Just south of where we are having our picnic is the town of Campobasso, where Colavita olive oil is pressed, and it’s interesting to see the process.  Enrico Colavita’s family has been making olive oil for many generations, and they use a classic method that has been employed by master craftsmen for thousands of years.  The olives come in from the fields and are separated from any plant stems and leaves.  Then they are washed and transported to the press.  The actual pressing is done by three stones that have been shaped into wheels.   Each stone weighs a little over 2,000 pounds.  They roll around, one behind the other, crushing the olives.  They crush both the meat of the olive and the pits into a thick paste.  The paste gets spread out onto discs of hemp.  About three discs are coated, one after the other.  Then they are transferred onto a spindle.  When they have a pile of discs that is about five feet high, they are moved over to a contraption that slowly applies an enormous amount of pressure.  The olive oil and the dark juices of the olive are pressed out.  That mixture goes into a piece of equipment that uses centrifugal force to separate the dark juice from the extra virgin olive oil.  The filtered oil is poured into bottles... and the cork goes in.   Finally, the Colavita emblem is pressed into a wax seal.

BURT WOLF (ON CAMERA):   No doubt about it, the olive has a very significant place in the kitchen.  But I am constantly reminded of its place in our culture.  The story that comes to mind most often is the story of Noah and the flood.  When Noah sent the dove out, it came back  with an olive branch.  That was a very significant signal. It told Noah that the most important tree had survived, and that his society would be reborn. When it comes to foods that are essential to gatherings and celebrations, the olive is right up there with bread and wine.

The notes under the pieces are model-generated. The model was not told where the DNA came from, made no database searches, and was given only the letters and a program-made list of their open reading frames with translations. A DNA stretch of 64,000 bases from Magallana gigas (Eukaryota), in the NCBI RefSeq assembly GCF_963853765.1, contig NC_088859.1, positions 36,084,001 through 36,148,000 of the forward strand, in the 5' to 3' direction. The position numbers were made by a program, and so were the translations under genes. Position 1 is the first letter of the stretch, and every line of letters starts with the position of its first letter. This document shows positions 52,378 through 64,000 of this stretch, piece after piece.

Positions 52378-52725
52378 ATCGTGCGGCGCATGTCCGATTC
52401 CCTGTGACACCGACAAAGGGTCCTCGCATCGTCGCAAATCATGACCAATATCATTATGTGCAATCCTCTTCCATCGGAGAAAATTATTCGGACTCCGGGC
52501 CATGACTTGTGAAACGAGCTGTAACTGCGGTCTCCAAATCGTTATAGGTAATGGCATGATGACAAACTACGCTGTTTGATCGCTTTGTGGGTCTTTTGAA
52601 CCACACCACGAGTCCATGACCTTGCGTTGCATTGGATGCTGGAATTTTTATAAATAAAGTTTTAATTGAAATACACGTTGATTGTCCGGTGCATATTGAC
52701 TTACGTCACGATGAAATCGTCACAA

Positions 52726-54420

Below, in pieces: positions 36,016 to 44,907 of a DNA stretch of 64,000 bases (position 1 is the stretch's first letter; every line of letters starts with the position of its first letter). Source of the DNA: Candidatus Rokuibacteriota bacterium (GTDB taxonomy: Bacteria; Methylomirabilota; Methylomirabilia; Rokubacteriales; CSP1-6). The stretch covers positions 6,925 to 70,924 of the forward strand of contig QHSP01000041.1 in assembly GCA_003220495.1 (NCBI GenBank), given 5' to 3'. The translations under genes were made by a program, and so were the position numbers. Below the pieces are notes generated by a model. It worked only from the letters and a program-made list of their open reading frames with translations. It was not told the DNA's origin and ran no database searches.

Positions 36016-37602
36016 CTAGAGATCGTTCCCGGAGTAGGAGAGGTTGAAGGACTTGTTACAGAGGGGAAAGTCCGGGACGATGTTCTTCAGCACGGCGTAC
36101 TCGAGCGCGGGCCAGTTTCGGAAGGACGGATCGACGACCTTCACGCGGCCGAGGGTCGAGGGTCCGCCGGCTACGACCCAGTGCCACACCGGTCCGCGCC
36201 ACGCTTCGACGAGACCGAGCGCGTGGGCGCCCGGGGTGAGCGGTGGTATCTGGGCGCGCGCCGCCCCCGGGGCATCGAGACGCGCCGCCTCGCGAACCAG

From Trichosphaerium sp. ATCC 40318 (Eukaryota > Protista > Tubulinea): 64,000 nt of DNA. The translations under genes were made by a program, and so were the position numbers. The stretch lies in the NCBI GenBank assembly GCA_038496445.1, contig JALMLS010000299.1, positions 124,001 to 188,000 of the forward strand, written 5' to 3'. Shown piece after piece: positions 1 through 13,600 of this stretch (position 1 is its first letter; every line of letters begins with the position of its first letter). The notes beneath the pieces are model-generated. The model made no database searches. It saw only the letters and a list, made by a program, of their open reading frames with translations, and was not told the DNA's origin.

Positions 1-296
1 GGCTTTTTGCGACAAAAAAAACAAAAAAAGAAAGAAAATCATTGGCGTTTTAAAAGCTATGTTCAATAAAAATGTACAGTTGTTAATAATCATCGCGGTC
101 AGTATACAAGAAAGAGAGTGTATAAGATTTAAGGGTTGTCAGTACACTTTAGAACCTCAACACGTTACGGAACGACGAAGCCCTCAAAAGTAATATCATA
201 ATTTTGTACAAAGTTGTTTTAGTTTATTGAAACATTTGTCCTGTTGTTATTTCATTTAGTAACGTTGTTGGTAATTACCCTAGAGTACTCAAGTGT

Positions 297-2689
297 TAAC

Which reminds me, there’s an interesting historical relationship between wine and the word “picnic.”  The first time we come across the word “picnic” in print, it’s in a French text dated 1692.  A meal in a restaurant was being described as “picnic style,” and what that meant was that the diners were bringing their own wine to the restaurant.  The wines for our picnic come from right here in Abruzzo.  They were made by Casal Thaulero and brought here by Philip di Belardino. Philip is an authority on the wines of Italy and a great lover of good food, and food history.

PHILIP DiBELARDINO:  In the 1960s, a group of Abruzzo landowners got together to eat some good food, and of course, to drink some good wine, and to talk about life.  Talking about life is the central ingredient in any Italian meal.  Well, eventually the discussion came around to the subject of business.  As you know, being a farmer is difficult, but especially here in Abruzzo.

BURT WOLF:   In other words, it’s no picnic.

PHILIP DiBELARDINO:  Absolutely no picnic.  Well, they realized, Burt, that they had to get their act together in marketing.  They had to join the rest of the wine world... technologically, and also to look at their vineyards in a whole new way and replant everything.  So what they did was they formed a consortium of agricultural producers.  And in this area there’s a castle called Casal Thaulero, which gave the name to the wine.

BURT WOLF:   “Casal Thaulero...”

PHILIP DiBELARDINO:  Thaulero.  It’s not easy to pronounce; that’s why --

BURT WOLF:   It’s easy to drink!

PHILIP DiBELARDINO:  Oh, very easy to drink, but to pronounce, a little more difficult.  That’s why they chose the symbol of the regional park here in Abruzzo, the national park, which is the bear.  So the bear identifies it on every label, so many people say, “Well, give me the wine with the bear on it.”  The bear has a secondary meaning also, is the love and dedication to nature, which they also practice in their vineyard, where they have organic farming.  In fact, we like to say that these are wines at a price you can bear.

BURT WOLF:  That’s worse than “no picnic.”  [laughter]

BURT WOLF (ON CAMERA):  Casal Thaulero is particularly interested in preserving the habitat of the wild bear.  As a matter of fact, they have donated funds to a number of the parks in California so they can set up exhibitions on bear safety.  And they’ve taught me three very important things about bears and picnics.  First of all, you should always do your cooking at least a hundred yards away from where your campsite is.  Second, bears love fatty foods, especially hamburgers and bacon. A bacon cheese- burger would be the worst.  Third, they strongly suggest that you never sleep in the clothes that you did your in.  They will attract bears and repel lovers.  Amazing.  I learn something new every day.  And if you would like to learn whatever it is that I learn next, please join me next time as we travel around the world looking at Gatherings and Celebrations, Rituals and Recipes.  I’m Burt Wolf.